Writing by Marly Harper- Lalor, photography by Isabela Caramico.
Why do people sin? According to Emerald Fennell, writer and director of Saltburn, it seems that they commit sins, such as murdering their best friend and his entire family, either because they’re stereotypical psychopaths or because they’re poor (-er than their blue-blooded, castle-dwelling friend). Or, as in the case of Oliver Quick, Saltburn’s main character, they do so because they’re a confused combination of the two. Sorry for the spoiler but, honestly, the ‘twist’- namely, that Oliver becomes a serial killer in order to own the castle- is a disappointment rather than a highlight. My advice would be, go and watch the film up to the point when Oliver wakes up after his terrible birthday party (he wanders around in a pair of antlers all night, all the posh people forget his name when they sing him ‘Happy Birthday’, and he has a devastating fight with the soon-to-be-murdered best friend) then leave the cinema and just make up the rest of the film, because whatever you make up will undoubtedly be more interesting than what actually happens.
The film up to that point is great. It follows Oliver, masterfully played by Barry Keoghan, as he starts at Oxford University. He’s a scholarship student with a strong Merseyside accent and is initially a social outcast due to the perceived class difference between him and the rest of the wealthy, upper-class Oxford students. But when he notices Felix Catton, the handsome, charismatic boy at the centre of the popular group, played by Jacob Elordi in a perfect casting choice, he quickly becomes Felix’s friend. Intrigued by Oliver’s poverty and addiction-stricken background but also seeming genuinely sympathetic, Felix invites Oliver to his family’s country house for the summer. There, Oliver meets Felix’s eccentric, (literally) entitled family and, as the summer goes on, tensions and lurking dangers emerge. The shots are interesting, the script is powerful yet funny, and the class difference is adeptly utilised as a motivating force for drama and intrigue. The sense of threat is real but, as viewers, we’re not sure where it’s coming from – the Catton family or, perhaps, from Oliver himself? He’s obsessed with Felix, but the nature of this obsession is unclear. He insists early on – to an unseen interviewer in mysterious cutaways - that he loved Felix, but he wasn’t in love with Felix. Yet the question hovers in the air whenever Oliver gazes at Felix across a room: does he want to be with Felix, romantically, or does he want to be Felix?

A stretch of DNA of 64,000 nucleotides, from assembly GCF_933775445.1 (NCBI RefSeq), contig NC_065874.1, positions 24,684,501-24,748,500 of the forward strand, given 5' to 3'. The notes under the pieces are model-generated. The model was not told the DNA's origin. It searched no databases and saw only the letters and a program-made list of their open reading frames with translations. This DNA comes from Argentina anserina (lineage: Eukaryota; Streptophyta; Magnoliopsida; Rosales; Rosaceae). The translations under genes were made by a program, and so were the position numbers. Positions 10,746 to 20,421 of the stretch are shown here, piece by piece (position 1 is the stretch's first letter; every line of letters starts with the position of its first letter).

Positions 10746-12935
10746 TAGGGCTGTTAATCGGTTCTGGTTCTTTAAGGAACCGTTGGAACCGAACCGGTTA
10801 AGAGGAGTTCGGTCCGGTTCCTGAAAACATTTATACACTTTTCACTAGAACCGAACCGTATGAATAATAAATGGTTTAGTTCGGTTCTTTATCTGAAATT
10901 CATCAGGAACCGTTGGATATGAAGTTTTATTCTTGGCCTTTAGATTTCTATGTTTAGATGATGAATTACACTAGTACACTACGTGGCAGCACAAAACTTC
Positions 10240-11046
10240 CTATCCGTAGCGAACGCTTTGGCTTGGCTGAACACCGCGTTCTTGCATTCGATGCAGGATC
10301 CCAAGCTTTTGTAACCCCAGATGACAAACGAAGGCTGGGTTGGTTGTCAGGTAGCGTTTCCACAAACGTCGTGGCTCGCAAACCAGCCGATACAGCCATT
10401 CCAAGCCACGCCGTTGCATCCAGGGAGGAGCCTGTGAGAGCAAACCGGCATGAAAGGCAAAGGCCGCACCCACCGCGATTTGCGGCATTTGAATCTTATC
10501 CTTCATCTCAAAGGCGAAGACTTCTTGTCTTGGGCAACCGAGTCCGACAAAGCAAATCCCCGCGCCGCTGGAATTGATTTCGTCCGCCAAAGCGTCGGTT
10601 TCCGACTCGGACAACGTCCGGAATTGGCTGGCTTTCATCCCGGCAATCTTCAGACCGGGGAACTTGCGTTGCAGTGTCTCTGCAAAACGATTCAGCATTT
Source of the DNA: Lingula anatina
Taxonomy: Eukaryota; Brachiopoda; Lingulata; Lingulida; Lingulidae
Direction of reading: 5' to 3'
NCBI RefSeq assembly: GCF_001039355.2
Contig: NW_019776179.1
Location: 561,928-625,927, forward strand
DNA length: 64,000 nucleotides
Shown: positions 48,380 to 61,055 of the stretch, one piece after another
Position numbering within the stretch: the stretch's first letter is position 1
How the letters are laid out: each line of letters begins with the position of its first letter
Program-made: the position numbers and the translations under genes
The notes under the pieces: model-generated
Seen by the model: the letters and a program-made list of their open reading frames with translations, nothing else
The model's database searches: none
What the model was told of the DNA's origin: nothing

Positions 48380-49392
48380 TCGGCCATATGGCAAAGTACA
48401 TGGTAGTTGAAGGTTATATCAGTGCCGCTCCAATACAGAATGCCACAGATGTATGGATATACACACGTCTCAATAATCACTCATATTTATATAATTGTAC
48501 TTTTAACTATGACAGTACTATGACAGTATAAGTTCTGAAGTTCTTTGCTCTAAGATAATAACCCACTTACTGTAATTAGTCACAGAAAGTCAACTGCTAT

Then Felix is found dead and for about five minutes the question seems answered: he wants to be Felix, in a talented Mr. Ripley-esque manner, trying to weasel his way into the lives of the more privileged, fatally usurping the family’s golden boy and taking on the role for himself. Then he kills the sister and the mother, but not before getting her to change her will, and both question and answer have morphed, or vanished. The film rapidly dissolves into a tired instantiation of the timeless fear possessed by some in the landowning classes that those with fewer material means are going to kill them in order to steal their castle, a kind of feudal patriarch’s fever-dream. Oliver’s character incurs the collateral damage of this simplistic plot line. Up until this point Oliver’s psychology and motivations are complicated, subtle and obscure, but by the end of the film he comes across as simply an evil mastermind plotting murder for the sake of material gain. We’re even treated to a series of Agatha Christie-style flashbacks revealing Oliver’s deadly scheming, such as Oliver furtively tipping poison into the bottle he gives Felix to drink (just in case we weren’t following). It seems the only thing we can conclude is that he simply wanted the castle all along. Specifically, based on the final scene, to dance naked along the castle’s never-ending corridors doing lines of coke off strategically placed silver platters to the soundtrack of ‘Murder on the Dance Floor’ – which is, despite the disappointing denouement that leads up to it, a great scene.
How are we supposed to interpret the film’s ending? Is it a cautionary tale to Fennell’s Oxford pals? – ‘if that state school kid who used to try to catch your eye in the library ever reaches out on Facebook, whatever you do, DO NOT invite him to your country estate!!’ Or is it just a film that turns out to have no serious argument at its core and makes no assertion about the world that feels true and interesting? I don’t know why Fennell couldn’t reach beyond the feudal patriarch’s fever dream to tell a story that does justice to her actors’ performances and her own cinematographic vision. But, as a result, we are left with a film that, in the final act, resembles the daft aristocrats it mocks: beautiful, boring and oblivious to the realities of others.